During and following the 2013 ORSA, insurance accounting, and financial reporting updates webinar, the Baker Tilly insurance team fielded several questions around Own Risk Solvency Assessment (ORSA). Here are some of the most common questions and answers.
Q: What are the essential elements of an ORSA program?
A: ORSA is the holistic, integrated management of risk and capital. It spans all areas of an insurance or reinsurance company including its risk culture, organization, governance, and risk-specific controls (underwriting, asset, credit, and operational controls). An ORSA program also should include the capability of managing emerging threats, as well as supporting strategic risk management.
The essential elements are:
- Risk management framework including internal controls,
- Risk exposure including process to assess risks, and
- Capital and solvency assessment of identified risks.
Q: Is there a prescribed framework for the ORSA program?
A: Each ORSA will be unique and vary depending on the risks unique to that insurer/group. The National Association of Insurance Commissioners (NAIC) ORSA Guidance Manual is deliberately non-prescriptive because of the uniqueness of each entity. Insurers subject to the ORSA requirements are instructed to examine their own risk profile in three major sections.
- Section 1 – Description of the Insurer’s Risk Management Framework, should be a high-level summary of its own risk management framework, including risk appetite, tolerance and limits, and internal controls.
- Section 2 – Insurer’s Assessment of Risk Exposure, should include detail showing the insurers’ process for assessing risks (both qualitative and quantitative assessments should be performed) in both normal and stressed environments.
- Section 3 – Group Risk Capital and Prospective Solvency Assessment, should demonstrate that current and future capital is sufficient to support the identified risks.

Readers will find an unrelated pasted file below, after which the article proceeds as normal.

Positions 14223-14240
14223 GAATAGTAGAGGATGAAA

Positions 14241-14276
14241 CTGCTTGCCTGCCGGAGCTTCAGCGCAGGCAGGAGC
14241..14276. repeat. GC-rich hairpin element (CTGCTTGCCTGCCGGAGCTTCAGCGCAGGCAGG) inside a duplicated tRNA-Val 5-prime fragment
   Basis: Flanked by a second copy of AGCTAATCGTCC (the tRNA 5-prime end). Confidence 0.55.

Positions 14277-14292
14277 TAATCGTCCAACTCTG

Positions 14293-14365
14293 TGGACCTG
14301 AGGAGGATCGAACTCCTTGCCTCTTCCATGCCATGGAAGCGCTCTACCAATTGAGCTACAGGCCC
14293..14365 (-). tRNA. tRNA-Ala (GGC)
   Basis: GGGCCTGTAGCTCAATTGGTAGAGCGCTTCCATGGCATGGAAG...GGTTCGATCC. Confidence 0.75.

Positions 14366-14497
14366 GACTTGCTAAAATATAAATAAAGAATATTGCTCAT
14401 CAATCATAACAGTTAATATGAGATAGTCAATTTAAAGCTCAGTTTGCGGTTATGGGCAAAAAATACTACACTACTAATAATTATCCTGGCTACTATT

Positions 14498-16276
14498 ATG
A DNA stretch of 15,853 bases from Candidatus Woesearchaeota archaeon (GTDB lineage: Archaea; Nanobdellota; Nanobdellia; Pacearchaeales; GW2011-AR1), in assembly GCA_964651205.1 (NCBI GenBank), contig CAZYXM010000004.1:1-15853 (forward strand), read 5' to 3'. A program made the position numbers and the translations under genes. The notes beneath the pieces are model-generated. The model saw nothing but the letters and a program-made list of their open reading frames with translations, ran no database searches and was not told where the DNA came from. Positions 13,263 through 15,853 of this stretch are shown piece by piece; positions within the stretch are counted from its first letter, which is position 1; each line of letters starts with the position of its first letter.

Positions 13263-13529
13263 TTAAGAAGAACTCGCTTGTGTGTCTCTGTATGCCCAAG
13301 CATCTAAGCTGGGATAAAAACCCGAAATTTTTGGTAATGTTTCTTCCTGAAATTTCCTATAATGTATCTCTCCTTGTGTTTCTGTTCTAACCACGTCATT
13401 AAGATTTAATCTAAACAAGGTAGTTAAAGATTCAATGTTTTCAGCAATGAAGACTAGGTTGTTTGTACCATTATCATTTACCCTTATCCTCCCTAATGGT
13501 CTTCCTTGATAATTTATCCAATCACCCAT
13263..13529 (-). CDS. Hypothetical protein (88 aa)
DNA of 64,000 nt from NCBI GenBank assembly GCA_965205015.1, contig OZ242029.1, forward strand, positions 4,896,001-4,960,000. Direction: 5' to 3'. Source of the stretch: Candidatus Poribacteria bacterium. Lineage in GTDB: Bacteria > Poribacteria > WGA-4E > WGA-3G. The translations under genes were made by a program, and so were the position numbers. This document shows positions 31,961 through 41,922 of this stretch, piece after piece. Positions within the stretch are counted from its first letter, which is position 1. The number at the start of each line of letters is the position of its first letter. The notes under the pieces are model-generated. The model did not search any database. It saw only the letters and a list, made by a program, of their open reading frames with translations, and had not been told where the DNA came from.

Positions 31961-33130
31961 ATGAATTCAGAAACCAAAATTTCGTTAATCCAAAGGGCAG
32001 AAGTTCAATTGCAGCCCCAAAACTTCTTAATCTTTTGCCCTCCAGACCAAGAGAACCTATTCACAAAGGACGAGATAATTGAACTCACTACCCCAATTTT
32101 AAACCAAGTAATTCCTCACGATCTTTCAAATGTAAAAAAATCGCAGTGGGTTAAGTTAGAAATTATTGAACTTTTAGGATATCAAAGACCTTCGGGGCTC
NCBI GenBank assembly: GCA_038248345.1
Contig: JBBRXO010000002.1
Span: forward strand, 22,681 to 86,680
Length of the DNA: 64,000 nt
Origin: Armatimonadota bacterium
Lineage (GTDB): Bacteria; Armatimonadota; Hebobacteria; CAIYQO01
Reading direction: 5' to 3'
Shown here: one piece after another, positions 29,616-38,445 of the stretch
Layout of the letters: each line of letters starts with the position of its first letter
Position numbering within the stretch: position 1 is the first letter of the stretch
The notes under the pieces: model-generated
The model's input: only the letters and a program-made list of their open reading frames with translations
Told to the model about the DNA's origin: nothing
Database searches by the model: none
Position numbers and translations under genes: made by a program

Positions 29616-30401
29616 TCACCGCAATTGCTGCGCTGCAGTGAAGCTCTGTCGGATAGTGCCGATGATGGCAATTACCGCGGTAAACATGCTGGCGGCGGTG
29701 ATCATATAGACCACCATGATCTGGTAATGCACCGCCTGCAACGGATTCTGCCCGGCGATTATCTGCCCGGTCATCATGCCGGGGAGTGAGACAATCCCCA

Q: Who is required to complete an ORSA?
A: Any US insurer that writes more than $500 million of annual premium and/or insurance groups that write more than $1 billion. See the Risk Management and Own Risk Solvency Assessment Model Act (#505) for additional detail.
Q. Isn’t ORSA just another regulatory exercise?
A. With many regulations, companies tend to take a check-the-boxes approach, meeting just the minimum requirements. The insurance industry today is in the midst of a true revolution. New business models are replacing old among insurers, and the whole industry is shifting toward gaining a better understanding of the enterprise view of risk. Companies that go beyond the minimum in complying with ORSA are going to find themselves in a much better position.
Q: How often does an ORSA need to be completed?
A: At least annually, but the goal for an ORSA is continuous use within the insurance organization. It is meant to become an integral piece of the operations of insurance organizations in an effort to decrease risk.
Q: Our company already completes an ORSA for international regulatory requirements, do we have to complete a separate ORSA for US requirements?
A: No, the international report should be sufficient to meet the criteria for the US ORSA requirement.
Q: In reviewing an ORSA, what are your thoughts on the ability to quantify qualitative risks (e.g., can we as business heads determine the financial impact of these types of risks)?
A: This is your OWN Risk Solvency Assessment; therefore, it is imperative that you quantify the risks since you would have the best information possible regarding each risk.
Q: Does the pilot program include repeat participants or are there new volunteers?
A: There were some companies that participated in both years, as well as new companies in 2013.
For more information on this topic, or to learn how Baker Tilly specialists can help, contact our team.